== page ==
improvement in Kcal consumption of beneficiary households
compared to non-beneficiaries. Indeed, the study shows that
beneficiary’s households consume an average of 2,951 kcal per
UEA/day. This induces an increase of 19% in calories compared
to before project (2,390 kcal/UEA/day in 2015). Non-target
households consume on the other hand, 2587 kcal per UEA per
day. Although they have improved their level of consumption since
the baseline study by 10%. However, the consumption level is
less than 14% of the required optimal standard of 3000 kcal. The
beneficiary’s households are below 2% of the optimal standard
and well above the acceptable standard of 2,400 kcal.
The study shows a gain of 364 kcal/UEA/day of beneficiary
households with a very significant statistical difference (Table 8).
Recipient households have benefited from the productivity gains
induced by the project to improve their level of food coverage
from crops and incomes. Indeed, a good part of the needs (53%)
is supported from purchases through increased income and
production. Rising rice production has significantly improved
coverage of household calorie consumption requirements. The
intake of calories in household diets comes from basic products
for 58% (mostly from harvest), condiments for 23% and animal
products (19%). During the reference situation, commodities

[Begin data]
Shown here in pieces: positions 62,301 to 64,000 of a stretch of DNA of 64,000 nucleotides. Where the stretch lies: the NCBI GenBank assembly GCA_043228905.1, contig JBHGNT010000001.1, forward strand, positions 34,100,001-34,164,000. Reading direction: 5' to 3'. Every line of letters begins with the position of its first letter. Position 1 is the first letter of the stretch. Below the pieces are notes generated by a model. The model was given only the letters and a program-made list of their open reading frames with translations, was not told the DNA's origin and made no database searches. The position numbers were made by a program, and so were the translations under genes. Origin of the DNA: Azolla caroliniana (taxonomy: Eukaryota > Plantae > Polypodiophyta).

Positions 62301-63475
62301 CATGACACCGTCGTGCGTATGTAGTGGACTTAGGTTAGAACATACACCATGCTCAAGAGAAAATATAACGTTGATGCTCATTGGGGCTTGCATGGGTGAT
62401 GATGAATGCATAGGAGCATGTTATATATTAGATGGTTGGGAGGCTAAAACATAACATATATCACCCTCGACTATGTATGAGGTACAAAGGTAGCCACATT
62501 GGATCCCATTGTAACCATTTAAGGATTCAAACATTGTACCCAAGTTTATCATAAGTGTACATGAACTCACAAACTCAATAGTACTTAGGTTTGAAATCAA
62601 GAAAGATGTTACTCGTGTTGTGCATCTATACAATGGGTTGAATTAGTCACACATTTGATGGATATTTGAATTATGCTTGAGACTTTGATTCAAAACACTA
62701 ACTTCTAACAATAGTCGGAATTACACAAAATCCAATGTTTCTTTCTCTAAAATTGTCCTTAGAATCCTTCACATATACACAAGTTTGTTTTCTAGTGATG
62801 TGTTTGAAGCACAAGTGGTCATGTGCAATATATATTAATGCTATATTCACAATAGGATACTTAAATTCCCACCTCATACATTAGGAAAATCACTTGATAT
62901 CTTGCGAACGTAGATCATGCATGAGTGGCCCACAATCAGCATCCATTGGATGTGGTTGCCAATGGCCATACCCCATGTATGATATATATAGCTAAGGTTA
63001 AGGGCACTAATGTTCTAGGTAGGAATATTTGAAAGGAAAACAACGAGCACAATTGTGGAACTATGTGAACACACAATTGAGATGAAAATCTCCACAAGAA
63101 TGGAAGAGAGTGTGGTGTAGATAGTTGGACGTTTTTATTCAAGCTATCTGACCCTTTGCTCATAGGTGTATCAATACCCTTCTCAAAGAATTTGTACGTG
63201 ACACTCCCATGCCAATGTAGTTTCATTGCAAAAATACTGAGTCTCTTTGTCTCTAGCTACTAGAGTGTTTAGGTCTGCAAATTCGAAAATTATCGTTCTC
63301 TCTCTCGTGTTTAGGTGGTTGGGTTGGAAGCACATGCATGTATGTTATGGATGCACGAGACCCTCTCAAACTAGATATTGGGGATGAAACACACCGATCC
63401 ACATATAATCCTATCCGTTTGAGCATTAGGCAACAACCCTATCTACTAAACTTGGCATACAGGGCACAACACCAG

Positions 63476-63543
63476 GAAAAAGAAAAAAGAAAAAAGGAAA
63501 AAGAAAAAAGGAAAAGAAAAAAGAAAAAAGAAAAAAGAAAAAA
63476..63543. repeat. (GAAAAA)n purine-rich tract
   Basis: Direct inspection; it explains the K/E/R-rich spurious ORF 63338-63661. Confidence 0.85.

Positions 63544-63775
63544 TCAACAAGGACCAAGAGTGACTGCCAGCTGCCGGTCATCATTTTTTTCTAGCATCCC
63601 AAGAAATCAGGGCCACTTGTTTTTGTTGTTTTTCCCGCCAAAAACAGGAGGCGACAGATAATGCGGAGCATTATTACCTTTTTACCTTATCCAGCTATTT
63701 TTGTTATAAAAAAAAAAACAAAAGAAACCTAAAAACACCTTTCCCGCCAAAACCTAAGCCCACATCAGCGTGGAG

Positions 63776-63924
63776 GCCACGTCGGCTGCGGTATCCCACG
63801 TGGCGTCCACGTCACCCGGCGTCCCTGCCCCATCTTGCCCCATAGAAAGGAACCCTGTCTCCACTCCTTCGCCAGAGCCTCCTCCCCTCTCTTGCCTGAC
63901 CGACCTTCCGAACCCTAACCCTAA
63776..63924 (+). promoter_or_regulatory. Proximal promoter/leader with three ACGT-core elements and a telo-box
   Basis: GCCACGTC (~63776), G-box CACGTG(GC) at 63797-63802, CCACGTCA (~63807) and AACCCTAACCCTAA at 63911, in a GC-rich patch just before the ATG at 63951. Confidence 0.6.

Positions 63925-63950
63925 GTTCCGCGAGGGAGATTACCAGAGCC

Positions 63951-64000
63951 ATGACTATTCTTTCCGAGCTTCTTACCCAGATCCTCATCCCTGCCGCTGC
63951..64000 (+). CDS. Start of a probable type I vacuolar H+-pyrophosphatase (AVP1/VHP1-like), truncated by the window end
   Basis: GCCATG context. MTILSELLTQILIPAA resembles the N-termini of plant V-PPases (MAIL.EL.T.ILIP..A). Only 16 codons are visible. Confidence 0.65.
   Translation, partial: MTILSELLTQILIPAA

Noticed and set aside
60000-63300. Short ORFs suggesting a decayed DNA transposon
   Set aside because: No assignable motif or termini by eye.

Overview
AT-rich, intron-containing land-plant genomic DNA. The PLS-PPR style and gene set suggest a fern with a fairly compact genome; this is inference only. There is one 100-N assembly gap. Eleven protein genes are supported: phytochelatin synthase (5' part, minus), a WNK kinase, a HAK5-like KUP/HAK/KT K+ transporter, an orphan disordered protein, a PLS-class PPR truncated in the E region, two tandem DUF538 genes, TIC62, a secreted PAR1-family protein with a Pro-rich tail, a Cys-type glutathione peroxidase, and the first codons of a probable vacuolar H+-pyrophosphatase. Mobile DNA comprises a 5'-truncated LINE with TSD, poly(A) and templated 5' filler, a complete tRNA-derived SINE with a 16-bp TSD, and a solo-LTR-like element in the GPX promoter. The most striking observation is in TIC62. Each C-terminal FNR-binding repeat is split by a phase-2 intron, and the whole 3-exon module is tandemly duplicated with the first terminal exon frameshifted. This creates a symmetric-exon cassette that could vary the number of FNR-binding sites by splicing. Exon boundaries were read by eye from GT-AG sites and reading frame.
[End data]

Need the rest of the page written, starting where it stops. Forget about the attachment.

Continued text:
contributed 4% less, while condiments and animal products
contributed 1% and 3% more, respectively, than in 2018.
This rich intake of basic products (especially rice) and market
garden products (onion and tomato) highlights the diversity of
opportunities to satisfy food security in terms of the availability
of consumption products. Although the beneficiary households
are generally in favorable conditions, the fact remains that
47% of them are at risk. The minimum consumption of the
beneficiary group is 2,106 kcal/UEA/day (13% above the 2400
kcals minimum acceptable). This situation is mostly induced by
the low level of their resources (land, capital, inputs, etc.) and
agricultural equipment to maximize the gains from the project.
Thus, despite the efforts made, food insecurity niches remain at
the level of recipient households that need to be further supported